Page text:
The life of an undercover cop certainly isn’t for everyone. As an undercover cop, you’re going to have to infiltrate the criminal world, gather evidence, and remain undetected throughout the course of your investigation. It takes a steely resolve, years of experience working in law enforcement, an understanding of how the criminal world works, and special training to be able to pull this off successfully.
Undercover cops start off their careers as patrol officers, which mean they must first attend a police academy. But before candidates can begin training at a police academy, the police department must first determine their suitability for the job. You can’t have just about anyone wielding a weapon while carrying the title, responsibilities, and powers of a police officer. So a police department will look for certain qualities in candidates, and the list of qualities is somewhat long.
Before you even submit an application there are things that will automatically disqualify you from pursuing a career in law enforcement, things like a criminal record and citizenship. Anyone who applies to become a police officer must be least 18 or 21 years old, depending on the policy of the department you’re applying to. You must also possess at minimum a high school diploma, a clean criminal record, and U.S. citizenship. You must submit an application at the police department you wish to work at, and if the department, after reading your application, expresses wishes to hire you, you’ll be called in for an interview. After the interview, the department will run a background check to verify that the information that you’ve given is accurate. The background check will also determine your character. You’re also required to submit yourself to a series of tests designed to determine whether or not you meet the department’s standards, like emotional stability for instance. You’ll need to take and pass a medical examination, a polygraph test, a drug test, a physical fitness test, and a psychological evaluation.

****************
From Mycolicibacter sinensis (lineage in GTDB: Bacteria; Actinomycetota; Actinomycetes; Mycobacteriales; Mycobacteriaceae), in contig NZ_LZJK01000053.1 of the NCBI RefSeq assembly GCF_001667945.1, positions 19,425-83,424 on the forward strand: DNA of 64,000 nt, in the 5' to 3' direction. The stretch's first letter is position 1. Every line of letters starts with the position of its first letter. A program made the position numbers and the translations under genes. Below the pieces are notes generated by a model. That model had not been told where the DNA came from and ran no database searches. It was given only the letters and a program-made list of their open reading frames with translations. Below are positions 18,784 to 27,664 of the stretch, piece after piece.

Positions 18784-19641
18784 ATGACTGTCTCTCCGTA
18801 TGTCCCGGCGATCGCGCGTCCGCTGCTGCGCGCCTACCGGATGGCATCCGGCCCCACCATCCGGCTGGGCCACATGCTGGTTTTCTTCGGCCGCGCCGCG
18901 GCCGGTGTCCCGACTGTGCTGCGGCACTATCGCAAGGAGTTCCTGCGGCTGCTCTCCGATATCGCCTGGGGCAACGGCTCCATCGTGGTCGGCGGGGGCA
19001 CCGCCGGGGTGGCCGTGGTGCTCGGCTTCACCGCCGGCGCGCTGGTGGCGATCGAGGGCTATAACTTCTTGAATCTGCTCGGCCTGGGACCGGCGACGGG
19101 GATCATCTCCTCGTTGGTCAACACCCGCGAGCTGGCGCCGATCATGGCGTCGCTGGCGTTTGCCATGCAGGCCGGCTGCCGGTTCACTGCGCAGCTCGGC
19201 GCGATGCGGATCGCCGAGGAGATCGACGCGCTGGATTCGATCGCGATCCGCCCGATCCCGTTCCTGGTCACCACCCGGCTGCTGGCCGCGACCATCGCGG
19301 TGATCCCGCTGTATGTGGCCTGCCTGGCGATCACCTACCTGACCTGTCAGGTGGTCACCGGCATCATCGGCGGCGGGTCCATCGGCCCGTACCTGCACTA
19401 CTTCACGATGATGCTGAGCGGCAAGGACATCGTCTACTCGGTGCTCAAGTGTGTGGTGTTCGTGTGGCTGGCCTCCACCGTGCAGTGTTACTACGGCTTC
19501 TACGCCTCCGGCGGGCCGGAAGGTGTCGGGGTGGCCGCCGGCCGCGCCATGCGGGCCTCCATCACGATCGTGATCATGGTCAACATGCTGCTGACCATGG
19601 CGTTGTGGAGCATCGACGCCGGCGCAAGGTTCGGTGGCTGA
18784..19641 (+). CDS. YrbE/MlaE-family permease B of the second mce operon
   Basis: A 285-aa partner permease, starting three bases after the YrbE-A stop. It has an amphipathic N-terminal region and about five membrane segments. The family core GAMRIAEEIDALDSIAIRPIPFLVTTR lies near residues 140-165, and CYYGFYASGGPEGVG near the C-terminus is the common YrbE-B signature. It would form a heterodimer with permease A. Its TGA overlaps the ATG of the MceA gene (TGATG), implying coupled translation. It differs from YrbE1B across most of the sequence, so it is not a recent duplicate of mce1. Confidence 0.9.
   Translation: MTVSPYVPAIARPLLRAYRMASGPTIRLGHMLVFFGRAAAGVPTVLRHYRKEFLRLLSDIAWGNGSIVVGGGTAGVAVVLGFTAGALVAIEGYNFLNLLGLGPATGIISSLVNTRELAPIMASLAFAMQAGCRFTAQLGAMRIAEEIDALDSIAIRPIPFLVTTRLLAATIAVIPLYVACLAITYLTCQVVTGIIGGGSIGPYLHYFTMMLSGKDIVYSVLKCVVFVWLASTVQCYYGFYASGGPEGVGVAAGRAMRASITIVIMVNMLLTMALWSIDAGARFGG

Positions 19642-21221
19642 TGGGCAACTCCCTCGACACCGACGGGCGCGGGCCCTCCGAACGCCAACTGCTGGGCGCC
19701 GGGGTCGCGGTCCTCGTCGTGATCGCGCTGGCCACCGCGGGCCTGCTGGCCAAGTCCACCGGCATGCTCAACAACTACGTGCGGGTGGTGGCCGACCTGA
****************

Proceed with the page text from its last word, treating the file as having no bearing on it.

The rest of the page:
You’ll also need to take and pass the law enforcement entrance exam before you can move on to the next step. The contents of the test will vary from one police academy to another police academy and from one jurisdiction to another jurisdiction.
Once you’ve passed the entrance exam, you’ll need to complete a training program. Training can take anywhere between 19 weeks to six months and encompasses both physical training and tutelage about the law, your duties, and codes of conduct. During this time, you’ll carry the title of cadet, and you’ll learn self-defense techniques, how to properly handle a firearm, about the laws governing the state and civil rights, and proper police protocol and responses. After graduating from the academy, you’ll receive field training with a training officer. You’ll accompany him or her on routine patrols in different areas of the jurisdiction. On average, field training takes about eight weeks from start to completion, and on average the process of becoming a police officer takes about 27 weeks.
After a period of two to three years, some police departments will allow patrol officers to request undercover duties. Whereas, other police departments require patrol officers to spend more years patrolling the streets or years working as a detective in order to acquire familiarity with the local criminal network and undercover police procedures. So what if I’m applying to a police department that requires officers to serve as detectives as a prerequisite for the undercover cop role? How do I become a detective? It’s simple actually. To become a detective, patrol officers must have served at least 3 years on patrol. After this period, they are permitted to apply for a promotion to the rank of detective. Some departments may even require officers to write an exam before they can be considered for promotion. The time it’ll take to become an undercover cop will thus depend on the requirements of a department, but the process can take two or more years to accomplish.